There’s No Vaxx for That

During last year’s SARS-CoV-2 (severe acute respiratory syndrome Coronavirus 2)/COVID-19 lockdowns, electric scooters nearly disappeared from San Diego streets. But as the pandemic becomes endemic, and activity approaches some semblance of normalcy, the two-wheel rentals return.

If SARS-CoV-2 could be a metaphor, first electric bikes, then scooters, suddenly were everywhere three years ago. County-wide, communities had no natural immunity (e.g. ordinances) to prevent the e-rides from clogging sidewalks or from masses of people zipping about—jeopardizing themselves and other citizens. City councils imposed restrictions to, ah, flatten the curve—to prevent quite literally the flattening of some riders. But the scooters spread unchecked until COVID-19 lockdowns crushed the scourge.

In the spirit of Halloween and quoting from movie Poltergeist II: “They’re b-a-a-ack”—and no mRNA vaccine can protect against them. Electric scooters are as endemic as Coronavirus; more so. No one deliberately seeks sickness, but people willingly, eagerly, launch Android and iOS apps to rent a ride. I see the things in alleys and on sidewalks and streets all around my neighborhood—and like a mutating virus, the new variants (e.g. models) are more sophisticated and more contagious (meaning easier and more compelling to use).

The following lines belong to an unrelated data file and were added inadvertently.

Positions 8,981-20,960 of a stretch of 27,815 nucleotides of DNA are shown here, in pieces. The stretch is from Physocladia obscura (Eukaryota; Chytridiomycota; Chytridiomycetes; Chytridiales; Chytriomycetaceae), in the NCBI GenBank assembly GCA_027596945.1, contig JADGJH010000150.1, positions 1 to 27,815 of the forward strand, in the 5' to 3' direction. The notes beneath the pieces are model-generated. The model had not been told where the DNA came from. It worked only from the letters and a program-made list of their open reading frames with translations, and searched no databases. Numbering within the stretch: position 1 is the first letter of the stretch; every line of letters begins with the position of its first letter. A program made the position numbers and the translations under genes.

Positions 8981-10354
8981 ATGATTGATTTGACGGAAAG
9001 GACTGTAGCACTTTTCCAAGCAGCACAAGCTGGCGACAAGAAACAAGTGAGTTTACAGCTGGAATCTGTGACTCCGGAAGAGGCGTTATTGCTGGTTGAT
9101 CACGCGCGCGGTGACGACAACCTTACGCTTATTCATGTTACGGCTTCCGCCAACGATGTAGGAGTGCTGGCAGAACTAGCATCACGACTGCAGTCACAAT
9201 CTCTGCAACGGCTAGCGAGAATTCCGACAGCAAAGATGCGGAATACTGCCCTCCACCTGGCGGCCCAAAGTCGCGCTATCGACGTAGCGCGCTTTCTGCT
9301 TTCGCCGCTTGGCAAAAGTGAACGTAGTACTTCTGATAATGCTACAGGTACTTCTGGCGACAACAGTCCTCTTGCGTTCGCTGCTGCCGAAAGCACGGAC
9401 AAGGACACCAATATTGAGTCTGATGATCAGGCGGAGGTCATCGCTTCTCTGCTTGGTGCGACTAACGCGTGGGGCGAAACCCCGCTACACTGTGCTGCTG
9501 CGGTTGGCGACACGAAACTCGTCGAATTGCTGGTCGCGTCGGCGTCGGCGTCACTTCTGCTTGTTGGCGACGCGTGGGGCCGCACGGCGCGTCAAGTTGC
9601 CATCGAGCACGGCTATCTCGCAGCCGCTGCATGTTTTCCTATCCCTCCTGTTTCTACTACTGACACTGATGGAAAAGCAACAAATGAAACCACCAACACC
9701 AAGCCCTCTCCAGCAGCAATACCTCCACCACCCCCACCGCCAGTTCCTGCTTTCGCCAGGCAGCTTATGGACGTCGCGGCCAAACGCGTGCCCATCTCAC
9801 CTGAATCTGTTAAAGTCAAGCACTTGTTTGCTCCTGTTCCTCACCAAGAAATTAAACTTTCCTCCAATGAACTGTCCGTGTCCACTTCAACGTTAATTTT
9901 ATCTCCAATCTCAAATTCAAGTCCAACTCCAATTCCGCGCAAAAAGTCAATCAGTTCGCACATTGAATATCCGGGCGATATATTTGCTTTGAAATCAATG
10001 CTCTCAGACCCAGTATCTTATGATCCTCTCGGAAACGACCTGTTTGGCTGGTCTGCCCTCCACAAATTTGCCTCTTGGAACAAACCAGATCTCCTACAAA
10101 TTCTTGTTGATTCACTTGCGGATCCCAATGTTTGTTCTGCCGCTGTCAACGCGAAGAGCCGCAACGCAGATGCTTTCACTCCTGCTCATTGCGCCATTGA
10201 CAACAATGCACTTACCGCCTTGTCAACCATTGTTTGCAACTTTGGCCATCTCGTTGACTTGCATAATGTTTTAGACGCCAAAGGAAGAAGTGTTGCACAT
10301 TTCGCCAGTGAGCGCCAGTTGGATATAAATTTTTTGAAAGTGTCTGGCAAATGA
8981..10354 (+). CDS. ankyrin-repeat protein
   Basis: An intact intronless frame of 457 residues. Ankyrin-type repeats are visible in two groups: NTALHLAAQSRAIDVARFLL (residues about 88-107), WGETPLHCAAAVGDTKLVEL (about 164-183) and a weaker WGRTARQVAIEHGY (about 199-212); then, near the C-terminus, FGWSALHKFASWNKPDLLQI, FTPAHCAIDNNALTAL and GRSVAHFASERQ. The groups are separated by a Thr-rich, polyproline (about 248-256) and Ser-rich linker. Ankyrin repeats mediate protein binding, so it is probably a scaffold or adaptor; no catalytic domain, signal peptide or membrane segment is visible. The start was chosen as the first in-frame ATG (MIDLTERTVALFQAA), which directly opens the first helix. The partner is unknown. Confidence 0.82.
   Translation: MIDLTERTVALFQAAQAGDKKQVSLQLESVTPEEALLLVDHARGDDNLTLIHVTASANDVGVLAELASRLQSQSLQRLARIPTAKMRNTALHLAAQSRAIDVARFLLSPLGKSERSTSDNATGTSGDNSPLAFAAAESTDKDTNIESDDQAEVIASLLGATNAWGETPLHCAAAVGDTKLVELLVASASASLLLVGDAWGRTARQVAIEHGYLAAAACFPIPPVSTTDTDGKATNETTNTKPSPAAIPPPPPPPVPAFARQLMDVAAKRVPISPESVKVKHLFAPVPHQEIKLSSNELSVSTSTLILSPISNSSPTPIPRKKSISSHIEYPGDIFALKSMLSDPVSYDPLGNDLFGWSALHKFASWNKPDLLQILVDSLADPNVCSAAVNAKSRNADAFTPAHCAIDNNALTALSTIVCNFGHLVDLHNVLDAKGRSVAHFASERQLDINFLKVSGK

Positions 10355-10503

These three Limes—at Cleveland and Van Buren—are a typical gathering of the invaders, which usually appear in pairs or trios. I used Leica Q2 to capture the Featured Image on Oct. 3, 2021. Vitals, aperture manually set: f/4, ISO 100, 1/1600 sec, 28mm; 11:28 a.m. PDT. Gallant, who appears in my “Cats of University Heights” series, lives nearby.